If you grew up with an alcoholic father, you know what it feels like to fear the person who is supposed to keep you safe. To feel anger and frustration towards someone you love. For chaos to be your everyday normal. See, when you are the child of an alcoholic, you learn not to wait for dad to pick you up from school. You make excuses for his erratic behavior. You learn to avoid him when he’s in one of his moods, and get used to him disappearing for days at a time. You feel mad, confused, and sad, but mostly you feel helpless because you desperately want what everyone else seems to have — a normal, loving family.
There are approximately 6.6 million children under the age of 18 living with at least one alcoholic parent. But when your father is the one addicted, it’s easy to feel alone. As an adult, watching your father struggle with alcohol doesn’t get any easier. Regardless of your age, you can’t help but feel guilty that you can’t do more to help. And carrying the weight of your father’s addiction can take a tremendous toll on your well-being, leaving a lasting impact for many years to come.
How to Help Yourself
As you’ve experienced first-hand, addiction is a disease that doesn’t just affect the person drinking or using. Your father’s battle against alcohol has become your battle, and it is time that you stop fighting it on your own. Asking for help for yourself is the best thing you can do. Whether it’s through therapy, family support groups, or a support group for adult children of alcoholics, addressing your fears and anxieties is necessary for you to heal from the effects of addiction. Surrounding yourself with support can also help you understand that you are not alone in your experiences and give you hope for a happier future. Most importantly, it enables you to understand that you did not cause your father’s issues with alcohol, and that no matter how much you may want to, it is not your job to fix them.
How to Help an Alcoholic Father
You can’t cure your father’s alcoholism, but you can help guide him towards a life of recovery.
Address the Issue Head On:
Often, when someone dies from addiction, their loved ones will say that they didn’t realize just how serious it was. How they wish they would’ve said something. You have the chance to be open and honest with your father about his addiction. And while it will be a difficult conversation — or a series of difficult conversations — it could be what makes him finally get the help he needs.
You may fear that he will tell you that it’s none of your business. That you’re the child and he’s the parent and knows better. Maybe he’ll deny having an issue and assure you that everything is under control, but don’t give in. The conversation may become uncomfortable fast, but your father needs to hear you say that he has a problem. He needs to hear how his drinking has affect your life and your relationship with him.
Do Not Hide It:
There is so much stigma surrounding addiction that you may be inclined to keep your father’s struggle a secret. However, it is important that you do not hide his addiction from those around him. While it will be difficult to admit that your father had to miss an important family function because of his drinking, this will hold him accountable and let other family members truly understand what is going on. Not only will they be there to support you, but they may be able to help your father realize just how much his addiction is impacting others.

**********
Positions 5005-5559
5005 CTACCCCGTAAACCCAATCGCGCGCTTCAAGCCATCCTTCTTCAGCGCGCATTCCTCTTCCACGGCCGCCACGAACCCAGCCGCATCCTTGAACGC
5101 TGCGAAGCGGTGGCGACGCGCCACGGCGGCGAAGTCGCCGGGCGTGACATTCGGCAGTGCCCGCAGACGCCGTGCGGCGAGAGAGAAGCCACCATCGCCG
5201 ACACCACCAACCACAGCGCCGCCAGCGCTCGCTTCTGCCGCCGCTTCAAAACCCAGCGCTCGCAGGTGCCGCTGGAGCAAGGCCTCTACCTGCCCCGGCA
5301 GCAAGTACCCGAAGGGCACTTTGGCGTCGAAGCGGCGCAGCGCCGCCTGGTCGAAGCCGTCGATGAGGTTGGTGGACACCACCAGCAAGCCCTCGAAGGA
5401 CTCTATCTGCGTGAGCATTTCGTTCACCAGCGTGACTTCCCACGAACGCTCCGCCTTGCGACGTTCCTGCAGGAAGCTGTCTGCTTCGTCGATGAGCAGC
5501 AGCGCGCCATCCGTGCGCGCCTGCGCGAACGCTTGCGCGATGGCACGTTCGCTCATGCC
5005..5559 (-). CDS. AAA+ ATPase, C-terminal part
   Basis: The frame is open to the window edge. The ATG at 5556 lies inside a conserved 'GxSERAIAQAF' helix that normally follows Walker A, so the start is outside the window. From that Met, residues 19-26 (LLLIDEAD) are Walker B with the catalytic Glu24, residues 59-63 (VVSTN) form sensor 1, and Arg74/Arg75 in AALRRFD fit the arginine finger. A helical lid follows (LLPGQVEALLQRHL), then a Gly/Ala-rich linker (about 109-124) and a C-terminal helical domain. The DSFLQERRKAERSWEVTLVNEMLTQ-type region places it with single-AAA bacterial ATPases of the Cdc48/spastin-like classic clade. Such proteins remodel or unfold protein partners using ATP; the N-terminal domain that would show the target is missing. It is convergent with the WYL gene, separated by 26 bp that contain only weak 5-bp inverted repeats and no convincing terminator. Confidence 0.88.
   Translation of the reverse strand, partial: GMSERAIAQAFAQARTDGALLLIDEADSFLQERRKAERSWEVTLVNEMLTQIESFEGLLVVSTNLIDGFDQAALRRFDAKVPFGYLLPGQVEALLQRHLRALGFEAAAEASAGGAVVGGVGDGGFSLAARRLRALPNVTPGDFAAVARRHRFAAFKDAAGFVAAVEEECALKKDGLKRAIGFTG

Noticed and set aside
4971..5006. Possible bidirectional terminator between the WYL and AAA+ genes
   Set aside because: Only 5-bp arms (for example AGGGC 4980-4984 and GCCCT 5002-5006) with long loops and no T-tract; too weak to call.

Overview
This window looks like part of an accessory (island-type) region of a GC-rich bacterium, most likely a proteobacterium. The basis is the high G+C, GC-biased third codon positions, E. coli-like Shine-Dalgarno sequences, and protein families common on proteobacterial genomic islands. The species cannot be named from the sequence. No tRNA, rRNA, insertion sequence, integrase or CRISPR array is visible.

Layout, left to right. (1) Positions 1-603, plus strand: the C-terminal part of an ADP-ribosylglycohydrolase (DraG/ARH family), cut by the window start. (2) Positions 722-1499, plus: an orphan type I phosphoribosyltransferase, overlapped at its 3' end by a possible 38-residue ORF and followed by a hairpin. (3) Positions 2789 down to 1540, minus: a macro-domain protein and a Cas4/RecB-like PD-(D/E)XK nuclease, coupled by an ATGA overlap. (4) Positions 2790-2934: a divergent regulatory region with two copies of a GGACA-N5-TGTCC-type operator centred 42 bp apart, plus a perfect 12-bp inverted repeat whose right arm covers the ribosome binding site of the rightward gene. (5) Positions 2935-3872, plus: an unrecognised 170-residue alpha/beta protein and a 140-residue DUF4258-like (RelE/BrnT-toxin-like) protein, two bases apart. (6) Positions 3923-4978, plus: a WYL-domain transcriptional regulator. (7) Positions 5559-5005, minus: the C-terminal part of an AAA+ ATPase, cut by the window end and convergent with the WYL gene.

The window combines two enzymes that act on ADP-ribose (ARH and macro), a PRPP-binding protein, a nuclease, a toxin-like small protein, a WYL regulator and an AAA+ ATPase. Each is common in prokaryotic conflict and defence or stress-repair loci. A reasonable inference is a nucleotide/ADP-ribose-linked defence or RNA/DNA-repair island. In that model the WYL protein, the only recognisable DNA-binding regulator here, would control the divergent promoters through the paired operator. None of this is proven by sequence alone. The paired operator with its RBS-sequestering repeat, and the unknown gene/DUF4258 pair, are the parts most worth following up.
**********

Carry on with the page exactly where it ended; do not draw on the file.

When it’s your father who is struggling, it can be easy to excuse bad behavior or to want to cover up the effects of his actions, but if you don’t let him experience the true consequences of his drinking, he may never feel the need to stop. Establishing boundaries is a difficult and emotional process, but it is truly what is best for you both. Take some time to think and determine what you are willing to accept and what you’re not. Perhaps your father is not allowed to be around your children when he has been drinking, or you decide you won’t bail him out of legal trouble. Whatever your boundaries are, it is important that you stick to them. And while they are not meant to serve as punishment, they may help your father realize just what a damaging effect alcohol is having on his life.
Convincing your father that he needs treatment won’t be easy, especially if he has tried it before. But the reality is that addiction is a lifelong battle and for many, one stint in rehab simply isn’t enough. For treatment to work, one must be truly ready to get sober. To want to change their life. Because of this, you can’t force your father into treatment. But what you can do is educate yourself about addiction, research different treatment centers and treatment options, and provide your father with options. He may deny needing treatment, and that is okay. Just let him know that help is out there and that you are ready to support him whenever he is ready to seek treatment.
It’s not easy having a father who struggles with alcohol but know that you are not alone. There is support available and you can heal from the effects of addiction. While your father’s journey to recovery won’t happen overnight, you don’t have to allow addiction to destroy your life.
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